Adrian Lowcock of Willis Owen helps a reader with a question about risk.
I am nearly 74 years old. On retirement, I adopted the traditional advice to reduce equity investments in favour of (‘more secure’) fixed interest, having fewer years to make up any major stock market losses. However, this advice is now resulting in the erosion of my capital rather than its preservation, due to the extraordinary policies prevailing, with no end in sight. I am therefore forced to go back into the stock market and indeed still have significant cash awaiting investment, but I am unsure how to reduce my risk. I would be very interested to hear of any views on this topic or techniques that might be of help to people in this situation.
Valerie Clack, by email
Adrian Lowcock of Willis Owen replies: Moving from bonds to equities is unlikely to reduce risk, as equities in the short term can be very volatile. In addition, while they offer the potential for capital growth, investors may also lose money in the short term. The advice that you have fewer years to make up any losses is pertinent. You need to consider how you would support yourself, should your investments lose 10% - this is not an uncommon scenario in any given year.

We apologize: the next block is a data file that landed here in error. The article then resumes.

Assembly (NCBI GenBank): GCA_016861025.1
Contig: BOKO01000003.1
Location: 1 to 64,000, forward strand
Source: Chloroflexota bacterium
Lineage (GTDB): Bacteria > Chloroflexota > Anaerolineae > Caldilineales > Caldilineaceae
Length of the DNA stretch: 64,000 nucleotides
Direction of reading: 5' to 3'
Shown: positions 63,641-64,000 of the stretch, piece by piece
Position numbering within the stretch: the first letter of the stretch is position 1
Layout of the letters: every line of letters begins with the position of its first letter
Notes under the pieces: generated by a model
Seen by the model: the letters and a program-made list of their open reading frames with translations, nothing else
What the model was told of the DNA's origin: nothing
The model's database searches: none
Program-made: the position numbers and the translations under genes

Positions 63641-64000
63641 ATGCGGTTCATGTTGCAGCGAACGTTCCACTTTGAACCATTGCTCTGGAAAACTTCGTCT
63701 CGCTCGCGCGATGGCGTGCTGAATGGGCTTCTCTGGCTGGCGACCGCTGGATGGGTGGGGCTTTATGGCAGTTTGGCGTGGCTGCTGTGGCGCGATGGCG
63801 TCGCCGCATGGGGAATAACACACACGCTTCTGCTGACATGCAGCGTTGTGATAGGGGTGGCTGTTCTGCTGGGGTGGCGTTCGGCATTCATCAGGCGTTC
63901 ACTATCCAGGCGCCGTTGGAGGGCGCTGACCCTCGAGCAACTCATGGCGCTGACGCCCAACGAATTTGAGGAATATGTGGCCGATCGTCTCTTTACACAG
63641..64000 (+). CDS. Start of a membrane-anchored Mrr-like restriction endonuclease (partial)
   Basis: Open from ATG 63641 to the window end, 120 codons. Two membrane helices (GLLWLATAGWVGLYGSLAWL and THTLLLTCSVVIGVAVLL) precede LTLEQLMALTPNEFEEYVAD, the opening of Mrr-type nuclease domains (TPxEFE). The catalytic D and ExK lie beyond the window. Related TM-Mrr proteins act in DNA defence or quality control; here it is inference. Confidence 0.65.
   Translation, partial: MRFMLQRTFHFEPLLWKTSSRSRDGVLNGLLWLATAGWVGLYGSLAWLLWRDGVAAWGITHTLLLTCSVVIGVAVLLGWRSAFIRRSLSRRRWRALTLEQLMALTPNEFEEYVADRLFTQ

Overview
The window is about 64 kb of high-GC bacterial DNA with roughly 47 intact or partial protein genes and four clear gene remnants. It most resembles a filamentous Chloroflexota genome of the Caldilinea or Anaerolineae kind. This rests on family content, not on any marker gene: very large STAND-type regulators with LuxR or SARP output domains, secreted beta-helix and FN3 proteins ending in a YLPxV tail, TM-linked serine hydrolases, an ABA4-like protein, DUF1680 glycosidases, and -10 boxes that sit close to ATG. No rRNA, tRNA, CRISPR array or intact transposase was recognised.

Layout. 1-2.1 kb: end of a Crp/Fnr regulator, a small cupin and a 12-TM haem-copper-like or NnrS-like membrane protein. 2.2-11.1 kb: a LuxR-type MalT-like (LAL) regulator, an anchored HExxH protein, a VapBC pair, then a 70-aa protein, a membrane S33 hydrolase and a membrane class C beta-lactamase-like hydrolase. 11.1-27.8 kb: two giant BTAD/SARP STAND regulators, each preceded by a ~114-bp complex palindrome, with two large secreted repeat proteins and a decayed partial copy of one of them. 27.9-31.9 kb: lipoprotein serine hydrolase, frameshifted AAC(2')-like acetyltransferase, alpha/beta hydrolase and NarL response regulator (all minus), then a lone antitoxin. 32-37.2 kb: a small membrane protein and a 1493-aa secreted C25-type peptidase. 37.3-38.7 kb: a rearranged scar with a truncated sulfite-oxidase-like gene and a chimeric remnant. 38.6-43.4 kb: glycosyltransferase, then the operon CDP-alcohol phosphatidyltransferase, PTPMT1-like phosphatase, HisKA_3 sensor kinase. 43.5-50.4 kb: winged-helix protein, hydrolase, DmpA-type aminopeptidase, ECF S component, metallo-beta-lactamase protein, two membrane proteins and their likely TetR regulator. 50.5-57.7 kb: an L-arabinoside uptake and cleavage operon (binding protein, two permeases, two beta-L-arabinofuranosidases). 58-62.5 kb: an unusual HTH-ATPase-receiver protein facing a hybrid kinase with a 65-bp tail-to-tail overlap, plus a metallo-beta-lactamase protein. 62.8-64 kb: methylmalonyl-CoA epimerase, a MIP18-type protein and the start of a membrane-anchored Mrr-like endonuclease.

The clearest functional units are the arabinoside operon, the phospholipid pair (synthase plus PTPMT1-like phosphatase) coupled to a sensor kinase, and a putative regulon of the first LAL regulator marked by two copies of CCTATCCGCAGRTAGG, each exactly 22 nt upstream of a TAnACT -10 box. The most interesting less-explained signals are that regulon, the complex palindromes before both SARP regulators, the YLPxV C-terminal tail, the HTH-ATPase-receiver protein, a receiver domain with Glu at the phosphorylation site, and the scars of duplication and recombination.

The current situation in markets makes changing a portfolio now very challenging. The bull run has been going on a long time and equity markets are not all cheap; bond yields are at low levels, which could mean significant losses should interest rates rise. However, the income available from some equities looks attractive, and this area of the stock market looks less expensive. Given your age, the key is diversification to reduce the risk of one option going wrong.
Jupiter Merlin Conservative Portfolio invests a minimum of 45% in bonds and up to 35% in equities. Manager John Chatfeild-Roberts combines his team’s careful review of global economic conditions to produce a concentrated high-conviction portfolio. The portfolio has a yield of 2.6% and could suit as a core holding for your investments.
If you want to add more equity exposure to increase risk then you may wish to consider Fidelity Global Dividend. The manager focuses on quality companies which offer a good degree of capital protection during market downturns. His analysis concentrates on stable finances and strong cash flows, as these underpin the reliability of dividend payouts. The yield is 2.5%.
Money Observer adds: The 2020 edition of Your Fund Choices, on newsstands and available through the Money Observer website in early February, has a number of highly regarded mixed-asset fund and investment trust suggestions for cautious investors keen to preserve capital, including some designed to pay an income.
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